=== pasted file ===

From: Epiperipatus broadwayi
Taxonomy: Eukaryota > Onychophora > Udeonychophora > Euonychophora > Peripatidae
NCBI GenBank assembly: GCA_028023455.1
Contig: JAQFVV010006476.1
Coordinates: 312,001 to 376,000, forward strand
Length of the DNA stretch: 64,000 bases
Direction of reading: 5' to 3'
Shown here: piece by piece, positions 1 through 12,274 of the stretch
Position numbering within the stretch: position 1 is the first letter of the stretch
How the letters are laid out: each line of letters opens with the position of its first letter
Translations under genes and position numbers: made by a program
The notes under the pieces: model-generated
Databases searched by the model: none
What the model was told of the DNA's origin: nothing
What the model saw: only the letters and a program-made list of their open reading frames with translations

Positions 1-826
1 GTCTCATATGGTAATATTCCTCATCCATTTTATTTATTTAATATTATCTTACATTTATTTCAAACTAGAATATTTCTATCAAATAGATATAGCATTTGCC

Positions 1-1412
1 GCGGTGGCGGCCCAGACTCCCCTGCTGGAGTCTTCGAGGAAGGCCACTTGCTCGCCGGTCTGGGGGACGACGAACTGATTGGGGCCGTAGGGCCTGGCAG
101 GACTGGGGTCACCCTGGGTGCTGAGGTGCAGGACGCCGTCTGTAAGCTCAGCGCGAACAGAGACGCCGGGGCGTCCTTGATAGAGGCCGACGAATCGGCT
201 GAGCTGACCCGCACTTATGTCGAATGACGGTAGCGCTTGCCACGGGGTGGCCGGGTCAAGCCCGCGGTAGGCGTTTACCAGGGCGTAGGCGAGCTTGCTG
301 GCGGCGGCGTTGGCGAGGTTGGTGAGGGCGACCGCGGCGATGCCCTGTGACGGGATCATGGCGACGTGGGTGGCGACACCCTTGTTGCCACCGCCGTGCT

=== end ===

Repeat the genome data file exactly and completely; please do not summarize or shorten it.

From: Epiperipatus broadwayi
Taxonomy: Eukaryota > Onychophora > Udeonychophora > Euonychophora > Peripatidae
NCBI GenBank assembly: GCA_028023455.1
Contig: JAQFVV010006476.1
Coordinates: 312,001 to 376,000, forward strand
Length of the DNA stretch: 64,000 bases
Direction of reading: 5' to 3'
Shown here: piece by piece, positions 1 through 12,274 of the stretch
Position numbering within the stretch: position 1 is the first letter of the stretch
How the letters are laid out: each line of letters opens with the position of its first letter
Translations under genes and position numbers: made by a program
The notes under the pieces: model-generated
Databases searched by the model: none
What the model was told of the DNA's origin: nothing
What the model saw: only the letters and a program-made list of their open reading frames with translations

Positions 1-826
1 GTCTCATATGGTAATATTCCTCATCCATTTTATTTATTTAATATTATCTTACATTTATTTCAAACTAGAATATTTCTATCAAATAGATATAGCATTTGCC

Positions 1-1412
1 GCGGTGGCGGCCCAGACTCCCCTGCTGGAGTCTTCGAGGAAGGCCACTTGCTCGCCGGTCTGGGGGACGACGAACTGATTGGGGCCGTAGGGCCTGGCAG
101 GACTGGGGTCACCCTGGGTGCTGAGGTGCAGGACGCCGTCTGTAAGCTCAGCGCGAACAGAGACGCCGGGGCGTCCTTGATAGAGGCCGACGAATCGGCT
201 GAGCTGACCCGCACTTATGTCGAATGACGGTAGCGCTTGCCACGGGGTGGCCGGGTCAAGCCCGCGGTAGGCGTTTACCAGGGCGTAGGCGAGCTTGCTG
301 GCGGCGGCGTTGGCGAGGTTGGTGAGGGCGACCGCGGCGATGCCCTGTGACGGGATCATGGCGACGTGGGTGGCGACACCCTTGTTGCCACCGCCGTGCT